In January, ASUCD signed a profit-sharing agreement with CampusCred without the proper senate approval required by ASUCD bylaws.
The agreement states that CampusCred will pay ASUCD 3 to 8 percent of its profits in exchange for use of the ASUCD logo, said Mark Champagne, ASUCD business manager. ASUCD was unaware of the problem until the DavisWiki community pointed out that Champagne had approved the agreement instead of the senate.
Section 1601(A) of the ASUCD bylaws states that the logo should not be used in any way that implies ASUCD’s endorsement of a movement, activity or program, unless approved by a majority vote of the senate in the form of a senate resolution.
“Our internal codes say that the senate has to approve this – I wasn’t aware of that and Jack [Zwald] wasn’t aware of that,” Champagne said. “We have a lot of internal rules at ASUCD – 17 chapters of rules, and we have a constitution in addition to those rules – so sometimes we don’t know about a rule that’s there.”
CampusCred is a student-run company that provides the UC Davis community with vouchers to various Davis businesses for at least 50 percent off. ASUCD President Jack Zwald was interested in a deal with the company because of its benefits for the students and for the association.
“There are two reasons for why a deal with CampusCred would be beneficial,” Zwald said. “The first reason would be it’s a stream of revenue that would benefit ASUCD in that we’re looking at more money for services and to expand different programs. The second is that CampusCred, as a business, provides students discounts within the city so it saves students money.”
Champagne noted that the terms of the agreement are relatively low-risk and low-cost. ASUCD’s only obligation to CampusCred is allowing the company to use its logo, and the reward may only be a couple thousand dollars.
The senate now has a 90-day period to choose to discontinue the agreement after May 2, Champagne said. Until then, the agreement is still in effect and cannot be voided before that date.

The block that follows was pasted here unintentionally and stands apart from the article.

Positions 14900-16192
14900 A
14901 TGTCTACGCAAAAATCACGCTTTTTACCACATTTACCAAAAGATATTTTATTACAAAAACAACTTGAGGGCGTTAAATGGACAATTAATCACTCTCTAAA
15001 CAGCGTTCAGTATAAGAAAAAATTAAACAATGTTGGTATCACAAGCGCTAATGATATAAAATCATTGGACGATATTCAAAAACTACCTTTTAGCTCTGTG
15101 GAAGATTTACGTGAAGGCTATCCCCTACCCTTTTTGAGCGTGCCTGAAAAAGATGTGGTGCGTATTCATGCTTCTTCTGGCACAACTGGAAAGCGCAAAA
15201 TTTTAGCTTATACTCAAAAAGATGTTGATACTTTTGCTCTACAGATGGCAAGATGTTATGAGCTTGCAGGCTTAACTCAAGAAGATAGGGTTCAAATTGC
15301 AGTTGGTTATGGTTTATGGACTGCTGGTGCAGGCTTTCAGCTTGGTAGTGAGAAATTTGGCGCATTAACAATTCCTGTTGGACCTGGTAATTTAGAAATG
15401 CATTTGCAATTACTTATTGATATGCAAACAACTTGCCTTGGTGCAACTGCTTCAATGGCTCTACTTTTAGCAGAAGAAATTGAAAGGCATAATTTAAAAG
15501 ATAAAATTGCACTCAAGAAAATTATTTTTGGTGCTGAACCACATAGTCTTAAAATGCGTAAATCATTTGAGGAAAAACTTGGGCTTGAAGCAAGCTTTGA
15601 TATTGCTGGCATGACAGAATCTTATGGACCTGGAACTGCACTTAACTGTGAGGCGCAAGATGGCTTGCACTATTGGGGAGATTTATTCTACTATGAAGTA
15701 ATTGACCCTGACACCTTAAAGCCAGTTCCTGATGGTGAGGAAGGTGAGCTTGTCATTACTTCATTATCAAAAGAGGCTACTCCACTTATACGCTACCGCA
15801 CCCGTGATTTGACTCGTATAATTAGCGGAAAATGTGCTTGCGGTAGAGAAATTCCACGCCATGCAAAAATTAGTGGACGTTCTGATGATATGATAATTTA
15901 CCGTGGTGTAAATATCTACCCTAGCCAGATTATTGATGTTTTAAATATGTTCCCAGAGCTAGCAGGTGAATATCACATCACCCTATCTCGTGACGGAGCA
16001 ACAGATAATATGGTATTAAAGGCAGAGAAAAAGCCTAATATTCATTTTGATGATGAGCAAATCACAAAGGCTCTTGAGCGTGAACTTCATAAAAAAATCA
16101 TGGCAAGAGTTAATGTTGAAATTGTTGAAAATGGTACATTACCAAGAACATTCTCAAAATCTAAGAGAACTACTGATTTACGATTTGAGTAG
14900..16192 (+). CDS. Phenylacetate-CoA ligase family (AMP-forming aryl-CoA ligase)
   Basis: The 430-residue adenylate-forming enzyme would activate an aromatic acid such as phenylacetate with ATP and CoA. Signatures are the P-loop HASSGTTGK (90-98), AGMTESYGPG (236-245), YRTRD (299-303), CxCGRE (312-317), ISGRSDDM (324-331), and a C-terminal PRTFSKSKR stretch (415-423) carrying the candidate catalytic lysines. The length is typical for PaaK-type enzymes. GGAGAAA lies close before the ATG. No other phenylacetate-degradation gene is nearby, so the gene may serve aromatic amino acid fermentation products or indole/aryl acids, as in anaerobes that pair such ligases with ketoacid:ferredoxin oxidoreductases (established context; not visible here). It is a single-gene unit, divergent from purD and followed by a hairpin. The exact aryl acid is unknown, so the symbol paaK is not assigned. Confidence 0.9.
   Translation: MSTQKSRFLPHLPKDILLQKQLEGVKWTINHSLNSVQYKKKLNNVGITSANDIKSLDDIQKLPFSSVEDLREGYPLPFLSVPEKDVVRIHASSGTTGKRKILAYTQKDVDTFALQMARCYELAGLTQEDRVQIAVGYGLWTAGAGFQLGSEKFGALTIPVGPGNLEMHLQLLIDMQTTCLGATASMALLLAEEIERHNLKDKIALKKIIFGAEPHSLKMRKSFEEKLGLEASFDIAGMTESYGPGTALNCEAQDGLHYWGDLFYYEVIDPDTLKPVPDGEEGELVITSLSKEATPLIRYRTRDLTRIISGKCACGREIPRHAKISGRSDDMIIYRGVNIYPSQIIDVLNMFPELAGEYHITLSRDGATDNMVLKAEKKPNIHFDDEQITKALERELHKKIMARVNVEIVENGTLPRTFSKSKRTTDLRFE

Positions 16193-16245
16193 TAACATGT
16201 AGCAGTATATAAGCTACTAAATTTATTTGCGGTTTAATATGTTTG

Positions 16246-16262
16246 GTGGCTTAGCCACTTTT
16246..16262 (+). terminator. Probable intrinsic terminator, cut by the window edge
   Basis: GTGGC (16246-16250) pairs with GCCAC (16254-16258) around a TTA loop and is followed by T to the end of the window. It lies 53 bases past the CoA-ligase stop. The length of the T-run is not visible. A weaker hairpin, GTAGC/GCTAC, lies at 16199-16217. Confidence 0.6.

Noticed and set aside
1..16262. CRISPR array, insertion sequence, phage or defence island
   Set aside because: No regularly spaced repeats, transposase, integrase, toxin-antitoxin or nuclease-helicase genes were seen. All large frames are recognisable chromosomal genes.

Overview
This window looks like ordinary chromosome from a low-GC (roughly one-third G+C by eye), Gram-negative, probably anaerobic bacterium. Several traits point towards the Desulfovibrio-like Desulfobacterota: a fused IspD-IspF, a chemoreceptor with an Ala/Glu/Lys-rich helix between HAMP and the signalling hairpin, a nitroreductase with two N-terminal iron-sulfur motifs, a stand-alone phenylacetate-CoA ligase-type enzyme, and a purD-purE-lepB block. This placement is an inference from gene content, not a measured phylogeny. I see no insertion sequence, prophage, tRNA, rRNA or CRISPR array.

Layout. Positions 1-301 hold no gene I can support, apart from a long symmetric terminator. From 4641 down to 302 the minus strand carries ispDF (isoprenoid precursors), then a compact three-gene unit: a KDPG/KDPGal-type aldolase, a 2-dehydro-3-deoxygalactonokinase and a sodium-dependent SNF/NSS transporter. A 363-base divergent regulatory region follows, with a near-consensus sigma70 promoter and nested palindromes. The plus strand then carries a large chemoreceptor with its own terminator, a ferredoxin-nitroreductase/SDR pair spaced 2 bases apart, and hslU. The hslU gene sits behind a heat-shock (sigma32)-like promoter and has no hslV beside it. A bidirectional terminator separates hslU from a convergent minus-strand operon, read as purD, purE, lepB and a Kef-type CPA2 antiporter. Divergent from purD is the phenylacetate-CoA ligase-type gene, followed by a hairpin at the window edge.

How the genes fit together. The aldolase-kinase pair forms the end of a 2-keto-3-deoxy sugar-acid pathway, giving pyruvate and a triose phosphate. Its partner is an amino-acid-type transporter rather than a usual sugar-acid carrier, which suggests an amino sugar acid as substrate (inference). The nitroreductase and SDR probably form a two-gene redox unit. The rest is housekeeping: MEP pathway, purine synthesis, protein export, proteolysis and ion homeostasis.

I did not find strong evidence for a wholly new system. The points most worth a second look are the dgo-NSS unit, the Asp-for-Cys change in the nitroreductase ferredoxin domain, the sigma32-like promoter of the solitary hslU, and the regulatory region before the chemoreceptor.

In the mean time, CampusCred is entitled to use the ASUCD logo up until May 2 and beyond that date if the senate agrees to continue the deal, Champagne said.
Nikhil Sheel, Davis CampusCred director and a junior statistics and economics double major, said that CampusCred was founded by a small group of students and that use of the logo would best convey the company’s interest in helping students save money.
“[Campus Cred] wanted to be closely tied with [ASUCD] because we are only for the students and not for anyone else,” Sheel said. “We feel that ASUCD is the most important representation of the students since they are essentially their voice. There’s no other real motive behind our agreement with ASUCD – we want to keep the lines of communication open with them.”
CampusCred is currently working with Ryan Meyerhoff, a junior political science major and senatorial candidate, to draft a senate resolution to get this issue resolved, Sheel said.
Zwald noted that the issue was based off of a misunderstanding.
“It was an oversight,” Zwald said. “I think it’s been corrected and I think we’re going to move forward from it.”
MARTHA GEORGIS can be reached at email@example.com.